(News from Nanowerk) It would be great to have bots that can help us do important things, like helping with disaster recovery efforts or monitoring the environment. In the case of quadrupeds, robots that walk on four legs, their mobility requires many software components to work together seamlessly. It’s a drag when all your time is spent developing lower-level infrastructure instead of focusing on higher-level behaviors.
Aaron Johnson’s Robomechanics Lab Opens in a new window has experienced these frustrations firsthand. His team often had to rely on simple models to perform research because existing software solutions were not open source, did not provide a modular framework, and lacked end-to-end functionality.
An example of innovation born out of necessity, Johnson, an associate professor of mechanical engineering Opens in a new window, and his team designed their own locomotion software stack, Quad-SDK Opens in a new window, a comprehensive framework for quadrupedal locomotion agile. Many graduate students contributed to the development of the software over a two-year period, but it was time well invested. Their design can simplify the development process for roboticists around the world because it uses an open source license, which means the software can be used and modified however the user wishes.
Quad-SDK is out-of-the-box, so researchers don’t have to worry about implementing the necessary tools and infrastructure; instead, they can get to work on exciting behaviors and applications.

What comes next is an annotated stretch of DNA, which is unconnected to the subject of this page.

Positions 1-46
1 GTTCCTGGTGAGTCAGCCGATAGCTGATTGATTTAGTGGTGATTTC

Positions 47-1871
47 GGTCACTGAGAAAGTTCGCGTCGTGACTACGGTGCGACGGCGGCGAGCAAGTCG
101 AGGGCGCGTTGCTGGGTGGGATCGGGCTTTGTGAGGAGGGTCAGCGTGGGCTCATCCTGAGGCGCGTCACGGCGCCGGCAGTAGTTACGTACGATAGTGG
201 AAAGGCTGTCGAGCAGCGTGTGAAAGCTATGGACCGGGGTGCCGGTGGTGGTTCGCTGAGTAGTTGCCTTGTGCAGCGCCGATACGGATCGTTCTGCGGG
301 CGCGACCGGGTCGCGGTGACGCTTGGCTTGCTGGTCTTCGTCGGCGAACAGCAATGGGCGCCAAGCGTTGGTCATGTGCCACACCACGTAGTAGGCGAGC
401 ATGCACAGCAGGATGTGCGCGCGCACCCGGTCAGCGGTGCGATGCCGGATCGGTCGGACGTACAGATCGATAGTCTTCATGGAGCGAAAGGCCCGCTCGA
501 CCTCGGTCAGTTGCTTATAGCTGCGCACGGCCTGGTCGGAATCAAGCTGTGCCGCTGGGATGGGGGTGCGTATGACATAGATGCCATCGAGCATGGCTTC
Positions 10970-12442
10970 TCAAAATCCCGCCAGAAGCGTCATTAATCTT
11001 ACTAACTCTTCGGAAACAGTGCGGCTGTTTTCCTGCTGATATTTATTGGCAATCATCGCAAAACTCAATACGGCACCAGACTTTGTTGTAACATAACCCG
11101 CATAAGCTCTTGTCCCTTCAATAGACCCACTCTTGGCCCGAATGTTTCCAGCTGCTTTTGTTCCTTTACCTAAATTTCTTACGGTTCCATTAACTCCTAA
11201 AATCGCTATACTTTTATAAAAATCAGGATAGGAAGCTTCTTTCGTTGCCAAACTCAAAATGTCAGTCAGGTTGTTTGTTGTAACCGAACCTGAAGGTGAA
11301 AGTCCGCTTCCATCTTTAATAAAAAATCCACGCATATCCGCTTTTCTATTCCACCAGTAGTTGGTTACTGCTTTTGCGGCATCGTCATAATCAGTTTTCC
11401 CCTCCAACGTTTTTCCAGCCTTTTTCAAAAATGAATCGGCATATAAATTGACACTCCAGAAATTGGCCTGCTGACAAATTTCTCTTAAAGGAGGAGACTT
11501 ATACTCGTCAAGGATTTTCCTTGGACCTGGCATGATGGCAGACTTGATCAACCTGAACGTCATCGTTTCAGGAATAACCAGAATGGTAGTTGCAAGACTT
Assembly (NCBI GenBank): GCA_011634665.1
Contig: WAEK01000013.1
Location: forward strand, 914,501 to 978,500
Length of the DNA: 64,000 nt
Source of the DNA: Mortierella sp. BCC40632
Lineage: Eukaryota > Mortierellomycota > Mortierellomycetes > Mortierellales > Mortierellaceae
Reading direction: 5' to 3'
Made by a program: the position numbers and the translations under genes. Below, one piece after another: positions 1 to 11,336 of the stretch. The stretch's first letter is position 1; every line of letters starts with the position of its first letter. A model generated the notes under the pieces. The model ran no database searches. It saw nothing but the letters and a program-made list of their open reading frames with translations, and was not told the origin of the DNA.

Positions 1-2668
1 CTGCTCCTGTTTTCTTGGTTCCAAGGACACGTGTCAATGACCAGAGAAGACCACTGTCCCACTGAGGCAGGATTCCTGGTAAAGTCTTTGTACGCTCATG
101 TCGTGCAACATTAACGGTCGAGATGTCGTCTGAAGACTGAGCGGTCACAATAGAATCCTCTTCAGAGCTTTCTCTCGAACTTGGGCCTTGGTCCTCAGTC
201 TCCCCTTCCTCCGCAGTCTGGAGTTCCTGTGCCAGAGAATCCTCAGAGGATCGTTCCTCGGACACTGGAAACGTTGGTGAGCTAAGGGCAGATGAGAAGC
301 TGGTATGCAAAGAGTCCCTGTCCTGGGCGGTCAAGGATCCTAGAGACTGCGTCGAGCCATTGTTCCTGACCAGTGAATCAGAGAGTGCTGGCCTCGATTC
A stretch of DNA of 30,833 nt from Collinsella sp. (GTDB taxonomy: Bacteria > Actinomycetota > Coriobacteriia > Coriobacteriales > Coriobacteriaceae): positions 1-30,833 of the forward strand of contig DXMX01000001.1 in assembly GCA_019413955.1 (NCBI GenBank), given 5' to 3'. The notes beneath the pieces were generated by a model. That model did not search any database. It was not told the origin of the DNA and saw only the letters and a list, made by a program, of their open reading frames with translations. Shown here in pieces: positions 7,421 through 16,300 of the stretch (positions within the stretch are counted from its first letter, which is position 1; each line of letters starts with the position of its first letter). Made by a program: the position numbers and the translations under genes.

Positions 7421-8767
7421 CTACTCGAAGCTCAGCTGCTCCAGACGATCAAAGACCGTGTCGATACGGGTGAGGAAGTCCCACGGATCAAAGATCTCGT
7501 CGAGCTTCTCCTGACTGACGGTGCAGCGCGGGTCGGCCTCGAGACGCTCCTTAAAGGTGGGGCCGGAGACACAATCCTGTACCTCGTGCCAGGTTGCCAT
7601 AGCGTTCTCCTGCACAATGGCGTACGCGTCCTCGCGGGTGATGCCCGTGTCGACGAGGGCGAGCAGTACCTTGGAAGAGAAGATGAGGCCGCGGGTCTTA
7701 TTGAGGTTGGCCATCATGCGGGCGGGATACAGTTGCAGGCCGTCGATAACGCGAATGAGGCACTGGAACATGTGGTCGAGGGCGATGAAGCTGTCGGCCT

Unlike other options, Quad-SDK is also compatible with the robot operating system (ROS). ROS is middleware, somewhere between hardware and software, that allows different parts of a system to talk to each other. For example, if a robot detects an obstacle in its path and needs to transfer information from its perception module to its decision-making module, the ROS is what enables this communication. Imagine an app that doesn’t use iOS or Android, it’s a lot easier when it all works together.
Locomotion is a layered problem, as a team member and a PhD. the student Ardalan Tajbakhsh describes it. “In order to do anything meaningful on a robot, you need to have many components working together seamlessly.” Quad-SDK provides a framework for robotics researchers and developers to focus their efforts on core algorithms rather than software tools and infrastructure.
Other software packages are very good at solving one component, like motion planning, but having end-to-end frameworks that provide the algorithms, tools, and infrastructure needed to perform high-quality robotics research is essential. . Quad-SDK is a full stack, which means it contains all levels of the hierarchy that affect quadruped locomotion, starting with overall planning. This layer is at the top of the stack; Tajbakhsh compares it to Google Maps, as it chooses roughly where the robot should go to reach its destination. The next layer, the local planner, is what decides the specifics of the route, like where the robot should place its feet. This results in a third layer, the robot driver, which sends commands to the joints of the quadruped to perform the desired movement.
In the weeks following the award for Best Paper (“Quad-SDK: Full Stack Software Framework for Agile Quadrupedal Locomotion” at the Legged Robots Workshop at the IEEE 2022 International Conference on Robotics and Automation (ICRA), people have already invited to use it, a clear indicator of the usefulness of its solutions and how the open source format invites collaboration within the robotics community.